BWW Interview: George Asprey Talks THE LION KING
This October marks the 20th anniversary of The Lion King at London's Lyceum Theatre. Premiering way back in 1999, the show has entertained over 16 million people and remains the West End's bestselling stage production and the sixth-longest-running West End musical of all time.
To celebrate the show's roaring success (pardon the pun), BroadwayWorld spoke with George Asprey, who plays Scar, about being the villain and why he feels the show is still so well loved after all these years.
You often hear actors talking about how much more fun it is to play the villain than the hero. Is that the case with this role?
It's definitely more fun to play the villain. I think one of the main things with Scar is that he says things that everyone's thinking, but are too afraid to say. A friend of mine came up to me the other day, and what's joyous about The Lion King is that the show changes with how old you are. When he was younger, Scar was the scariest villain he'd ever seen, but now that he's older, he thinks he might have a point.
For someone who doesn't know the show, what can you tell us about Scar? Is he truly evil or just misunderstood?
The fact that he murders his brother and tries to murder his nephew pigeonholes him in the truly evil category, I would say. However, when you're playing a part, you have to think, where did this come from? What was his childhood like? Was he constantly oppressed by Mufasa? Is he striving for some warped sense of recognition?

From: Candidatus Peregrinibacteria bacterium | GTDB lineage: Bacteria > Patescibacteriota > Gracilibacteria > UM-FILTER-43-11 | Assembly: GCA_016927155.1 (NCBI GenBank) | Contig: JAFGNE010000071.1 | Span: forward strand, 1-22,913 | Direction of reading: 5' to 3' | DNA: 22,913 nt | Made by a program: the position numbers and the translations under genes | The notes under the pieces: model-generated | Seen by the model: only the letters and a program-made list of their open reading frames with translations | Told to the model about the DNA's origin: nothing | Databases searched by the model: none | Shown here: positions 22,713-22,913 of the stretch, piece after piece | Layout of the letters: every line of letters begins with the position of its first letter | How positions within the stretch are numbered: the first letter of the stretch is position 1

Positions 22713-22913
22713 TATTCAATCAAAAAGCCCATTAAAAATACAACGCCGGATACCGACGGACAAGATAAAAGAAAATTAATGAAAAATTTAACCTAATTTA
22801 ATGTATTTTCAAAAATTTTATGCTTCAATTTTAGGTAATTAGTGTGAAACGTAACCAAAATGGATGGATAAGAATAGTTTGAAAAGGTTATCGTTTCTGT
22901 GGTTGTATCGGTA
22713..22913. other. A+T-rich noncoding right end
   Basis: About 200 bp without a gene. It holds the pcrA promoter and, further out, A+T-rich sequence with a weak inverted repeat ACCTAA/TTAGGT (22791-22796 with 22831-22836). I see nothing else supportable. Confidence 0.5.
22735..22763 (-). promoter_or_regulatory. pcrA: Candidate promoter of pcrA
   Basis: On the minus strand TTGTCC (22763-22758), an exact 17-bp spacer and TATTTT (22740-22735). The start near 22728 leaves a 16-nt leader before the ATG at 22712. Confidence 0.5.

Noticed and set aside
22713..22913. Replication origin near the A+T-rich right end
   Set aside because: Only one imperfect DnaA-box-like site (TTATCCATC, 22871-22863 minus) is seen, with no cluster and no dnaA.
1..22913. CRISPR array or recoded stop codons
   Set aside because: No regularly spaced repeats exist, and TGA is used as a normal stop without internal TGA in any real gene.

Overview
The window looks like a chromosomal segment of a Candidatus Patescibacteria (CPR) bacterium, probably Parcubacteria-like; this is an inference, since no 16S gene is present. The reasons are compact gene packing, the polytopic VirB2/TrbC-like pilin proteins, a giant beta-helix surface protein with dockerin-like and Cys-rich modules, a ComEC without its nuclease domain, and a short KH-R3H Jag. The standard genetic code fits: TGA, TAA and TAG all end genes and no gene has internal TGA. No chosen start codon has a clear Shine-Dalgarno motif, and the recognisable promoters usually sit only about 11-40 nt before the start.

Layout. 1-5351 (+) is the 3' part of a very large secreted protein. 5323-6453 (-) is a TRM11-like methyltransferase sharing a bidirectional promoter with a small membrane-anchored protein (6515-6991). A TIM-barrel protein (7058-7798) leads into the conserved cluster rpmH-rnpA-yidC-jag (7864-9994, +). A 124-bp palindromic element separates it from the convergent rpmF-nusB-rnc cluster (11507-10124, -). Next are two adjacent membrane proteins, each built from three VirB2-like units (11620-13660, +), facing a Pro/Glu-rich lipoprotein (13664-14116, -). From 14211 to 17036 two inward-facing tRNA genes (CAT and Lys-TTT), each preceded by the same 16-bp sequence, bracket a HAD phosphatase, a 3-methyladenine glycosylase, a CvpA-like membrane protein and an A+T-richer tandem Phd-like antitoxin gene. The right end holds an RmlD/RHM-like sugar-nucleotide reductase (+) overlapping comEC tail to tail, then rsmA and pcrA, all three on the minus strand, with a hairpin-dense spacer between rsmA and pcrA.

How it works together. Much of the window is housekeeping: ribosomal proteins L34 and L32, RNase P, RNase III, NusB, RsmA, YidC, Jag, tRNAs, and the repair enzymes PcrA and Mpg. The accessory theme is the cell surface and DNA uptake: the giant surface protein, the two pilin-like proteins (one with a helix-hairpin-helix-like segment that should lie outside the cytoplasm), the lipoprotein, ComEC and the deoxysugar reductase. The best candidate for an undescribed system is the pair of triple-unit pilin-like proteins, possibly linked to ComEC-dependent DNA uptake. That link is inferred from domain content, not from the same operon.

Your nemesis Mufasa is played by Shaun Escoffery. Are the two of you friends outside of work, and if so, does this enhance the scenes you share?
Shaun and I joined The Lion King on exactly the same day and - put it this way - I have four sisters and I didn't realise I'd find a brother in a 6ft black guy from East London. We have such a close relationship offstage. We train in jujitsu together. We had children at pretty much the same time. And what it gives us onstage is trust and understanding. It allows us to monitor one another. If one of us is doing something differently, for example, we can talk to each other about it afterwards without any ambiguity. So 100% it helps us on stage.
What would you say the main challenges are for you in this role? Do you have to follow a strict fitness regime?
I don't know if I have to follow a strict fitness regime, but I do and I eat very healthily. Could I do it without? Yes, probably, but I think I'd be ill a lot more than I am and it would just make things more difficult. This job is hard enough without having other external problems created for you, so I do everything I can to mitigate those - and a strict diet and exercise regime is all part of that.
How do you go about putting your stamp on the character to make it your own?
I think any actor who plays what I would call famous parts, whether it's Macbeth or Hamlet, they're always going to put their own stamp on it - and Scar is no different. In fact, he's very Shakespearean in that respect. I don't know if there's anything I do on purpose, but a different actor will have different ideas. You bring different life experiences to the role. You have different styles of comedy. There's no definitive way to play a part - and thank goodness, otherwise one person would play it and everyone else might as well just give up.